The Different Types of Product Managers

The Different Types of Product Managers


The Technical Product Manager (TPM)

The Technical Product Manager almost always was a developer before they moved to product.  They also weren’t just a developer, they were one of your best developers. Even more, as a developer, they understood what could be shipped quick and dirty and what was worth investing significantly more development time on.  They had the Product Manager’s instinct even before moving to product.

The Technical Product Manager is an incredible asset for every product team.  What they may lack in strategic insights or marketing aptitude, they make up for with their ability to build strong relationships with developers and maximize team output.

Most Often Found at Companies Like: Google, Microsoft, Amazon (AWS), PagerDuty, Cybersecurity, DevOps Companies

The Analytic/Data Science Product Manager (APM)

The Analytic Product Manager is a close cousin of the Technical Product Manager.  Additionally, there is a large amount of overlap between the two archetypes. While the TPM was almost always a developer prior to entering product, the APM was almost always an analyst before moving to product.  Again, not just a simple analyst, but the strongest analyst your company has. They not only were experts at SQL, Python, or Multivariate Testing, but they understood the power of their recommendations to influence business decisions.

Being an APM/GSD-PM myself, I can share that most APMs find themselves frustrated in only being able to recommend product decisions.  They move to product in order to move beyond the simple recommendation to the actual execution of business changing decisions.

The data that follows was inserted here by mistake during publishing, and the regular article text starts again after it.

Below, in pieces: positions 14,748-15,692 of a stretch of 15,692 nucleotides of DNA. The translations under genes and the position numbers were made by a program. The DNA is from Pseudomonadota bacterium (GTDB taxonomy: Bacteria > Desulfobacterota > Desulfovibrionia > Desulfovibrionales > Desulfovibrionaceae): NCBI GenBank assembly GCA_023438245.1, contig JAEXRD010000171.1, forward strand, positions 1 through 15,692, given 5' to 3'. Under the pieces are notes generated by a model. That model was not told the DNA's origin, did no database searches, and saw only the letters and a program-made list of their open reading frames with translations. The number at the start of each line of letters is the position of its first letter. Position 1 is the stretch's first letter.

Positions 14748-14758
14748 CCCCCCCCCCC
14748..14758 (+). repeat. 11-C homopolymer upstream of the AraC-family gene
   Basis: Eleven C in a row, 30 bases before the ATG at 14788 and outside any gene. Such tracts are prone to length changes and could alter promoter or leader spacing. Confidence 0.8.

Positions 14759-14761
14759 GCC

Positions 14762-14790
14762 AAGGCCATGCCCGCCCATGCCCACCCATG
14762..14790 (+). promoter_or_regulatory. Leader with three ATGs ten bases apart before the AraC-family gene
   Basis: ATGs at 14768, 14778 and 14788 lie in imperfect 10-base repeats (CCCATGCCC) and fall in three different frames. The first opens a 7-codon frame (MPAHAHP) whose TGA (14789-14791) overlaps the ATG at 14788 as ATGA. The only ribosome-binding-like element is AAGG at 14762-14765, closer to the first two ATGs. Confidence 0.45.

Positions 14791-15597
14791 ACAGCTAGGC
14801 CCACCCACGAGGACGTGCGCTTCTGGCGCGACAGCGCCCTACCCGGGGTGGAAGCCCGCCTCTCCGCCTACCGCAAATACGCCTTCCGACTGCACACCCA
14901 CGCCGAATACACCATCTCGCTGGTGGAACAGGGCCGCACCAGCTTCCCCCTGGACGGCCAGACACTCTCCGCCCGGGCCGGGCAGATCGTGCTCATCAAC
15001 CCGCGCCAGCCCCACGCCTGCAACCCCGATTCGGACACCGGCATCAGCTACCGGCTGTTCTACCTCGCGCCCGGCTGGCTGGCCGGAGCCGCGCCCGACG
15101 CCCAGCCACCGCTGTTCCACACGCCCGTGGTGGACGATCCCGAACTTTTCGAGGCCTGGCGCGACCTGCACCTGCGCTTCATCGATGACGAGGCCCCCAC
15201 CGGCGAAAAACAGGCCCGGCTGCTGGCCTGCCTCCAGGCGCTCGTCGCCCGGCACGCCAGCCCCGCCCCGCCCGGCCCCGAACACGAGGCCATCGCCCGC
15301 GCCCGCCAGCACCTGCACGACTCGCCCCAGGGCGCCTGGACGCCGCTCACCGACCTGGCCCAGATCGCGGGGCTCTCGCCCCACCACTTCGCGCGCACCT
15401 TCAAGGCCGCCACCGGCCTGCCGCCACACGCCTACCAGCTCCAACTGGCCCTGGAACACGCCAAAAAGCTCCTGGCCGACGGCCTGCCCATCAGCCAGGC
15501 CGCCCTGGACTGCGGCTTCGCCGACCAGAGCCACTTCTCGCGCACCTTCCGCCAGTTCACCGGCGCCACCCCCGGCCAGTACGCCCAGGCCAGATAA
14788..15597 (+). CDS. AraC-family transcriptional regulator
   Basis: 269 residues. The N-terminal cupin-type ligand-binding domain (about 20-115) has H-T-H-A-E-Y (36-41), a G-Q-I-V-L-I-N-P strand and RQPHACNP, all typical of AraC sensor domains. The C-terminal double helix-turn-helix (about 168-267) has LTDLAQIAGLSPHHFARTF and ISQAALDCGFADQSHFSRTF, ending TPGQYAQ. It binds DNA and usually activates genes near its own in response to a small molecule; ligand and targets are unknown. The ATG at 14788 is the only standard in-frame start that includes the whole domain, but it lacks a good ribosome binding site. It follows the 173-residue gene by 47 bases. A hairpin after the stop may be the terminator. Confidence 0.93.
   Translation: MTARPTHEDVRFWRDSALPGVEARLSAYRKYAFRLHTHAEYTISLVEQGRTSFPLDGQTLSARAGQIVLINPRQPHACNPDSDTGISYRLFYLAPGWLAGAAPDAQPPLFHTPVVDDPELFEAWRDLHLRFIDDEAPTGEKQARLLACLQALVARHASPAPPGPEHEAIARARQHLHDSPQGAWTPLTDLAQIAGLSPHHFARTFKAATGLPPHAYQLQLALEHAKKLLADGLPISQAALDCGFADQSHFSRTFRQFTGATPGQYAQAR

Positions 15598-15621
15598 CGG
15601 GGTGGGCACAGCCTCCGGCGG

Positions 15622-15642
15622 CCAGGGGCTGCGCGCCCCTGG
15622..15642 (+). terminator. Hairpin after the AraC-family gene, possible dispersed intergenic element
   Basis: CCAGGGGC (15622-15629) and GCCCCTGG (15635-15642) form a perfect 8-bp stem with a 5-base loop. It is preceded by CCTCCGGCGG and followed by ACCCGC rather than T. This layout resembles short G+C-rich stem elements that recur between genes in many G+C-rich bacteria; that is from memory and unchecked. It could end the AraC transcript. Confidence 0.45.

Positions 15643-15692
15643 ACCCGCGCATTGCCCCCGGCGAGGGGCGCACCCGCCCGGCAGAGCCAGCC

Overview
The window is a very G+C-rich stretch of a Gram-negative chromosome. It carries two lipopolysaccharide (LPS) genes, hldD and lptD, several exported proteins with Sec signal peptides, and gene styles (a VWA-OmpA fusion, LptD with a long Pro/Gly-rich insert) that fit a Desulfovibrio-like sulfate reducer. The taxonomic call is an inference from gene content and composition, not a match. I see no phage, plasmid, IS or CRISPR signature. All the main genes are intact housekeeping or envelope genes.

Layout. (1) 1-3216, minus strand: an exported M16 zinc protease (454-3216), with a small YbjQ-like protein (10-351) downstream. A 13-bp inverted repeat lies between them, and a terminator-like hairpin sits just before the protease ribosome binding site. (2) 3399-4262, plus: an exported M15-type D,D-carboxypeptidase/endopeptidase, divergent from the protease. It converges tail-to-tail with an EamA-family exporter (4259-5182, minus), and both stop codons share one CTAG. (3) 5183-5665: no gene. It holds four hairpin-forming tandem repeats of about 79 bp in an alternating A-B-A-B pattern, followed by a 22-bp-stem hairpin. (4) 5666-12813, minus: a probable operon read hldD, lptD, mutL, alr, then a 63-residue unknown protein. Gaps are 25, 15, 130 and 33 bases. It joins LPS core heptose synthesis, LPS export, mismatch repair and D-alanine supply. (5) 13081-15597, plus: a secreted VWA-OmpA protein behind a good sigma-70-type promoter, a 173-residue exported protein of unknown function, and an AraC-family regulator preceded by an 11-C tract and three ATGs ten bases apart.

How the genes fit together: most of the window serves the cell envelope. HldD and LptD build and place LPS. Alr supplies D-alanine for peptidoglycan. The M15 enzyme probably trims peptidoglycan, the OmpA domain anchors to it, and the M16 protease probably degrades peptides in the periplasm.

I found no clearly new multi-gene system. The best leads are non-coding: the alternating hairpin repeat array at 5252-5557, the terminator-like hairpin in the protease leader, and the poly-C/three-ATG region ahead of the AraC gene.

The APM is typically the most informed Product Manager about the performance of their products and the other products of the company.  They love data and can never get enough.

 Most Often Found at Companies Like: Palantir, Looker, Plaid, ML-Heavy Companies


The Marketing Product Manager (MPM)

The Marketing Product Manager has an innate understanding of the end customer.  They know their customers goals, their personas, and their purchase motivations.  Often, MPMs have a background in advertising, PR, or other marketing fields. It’s incredibly clear to the MPM which features will sell the product and which ones are irrelevant.  They’re also cognizant of the power of marketing and how it can make product strengths appear larger and product weaknesses seem non-existent.

The MPM is an essential member of the product team throughout the launch cycle as a new product is brought to market.  They’ll help with positioning, pricing, and targeting in a way that no other Product Manager can.

Most Often Found at Companies Like: Intercom, Hubspot, Toast, Allbirds


The “Get Shit Done” Product Manager (GSD-PM)

The Get Shit Done Product Manager is an interesting variation on the Product Manager that is much more rare than the TPM, APM, or MPM.  The GSD-PM is a hard charger, they don’t take no for an answer, and are intensely focused on delivery at all costs. This Product Manager may burn bridges, make enemies, and work their development team to the brink, but they’ll achieve their goals.

There isn’t room for a GSD Product Manager at every company.  For the above reasons, this type of Product Manager is often only found at high growth/high intensity startups and still hard-charging, late-stage, private companies.

Most Often Found at Companies Like: Lime, Bird, Uber (Kalanick era), Facebook (Early Years)


The Visionary Product Manager (VPM)

The Visionary Product Manager is the rarest variety of Product Manager.  The VPM positions themselves above the day to day tactical execution that most other Product Managers are consumed by.  They have an innate understanding of their company, of the market, of their customers, and potential customers.

Many VPMs were founders of startups or work at venture capital companies.  They think in three year timelines instead of three months. They aren’t focused on just this product release, but how it impacts the vision their have for the company in five years.

Most Often Found As: Founders of Seed Stage Startups


What type of Product Manager will you be? 

Even if you don’t fit into one of these major Product Manager archetypes, that’s completely fine.  I’m confident you will find value in the ideas, insights, and motivation shared in this course.

Thank you again for selecting this course and let’s get to work turning you into a Product Manager!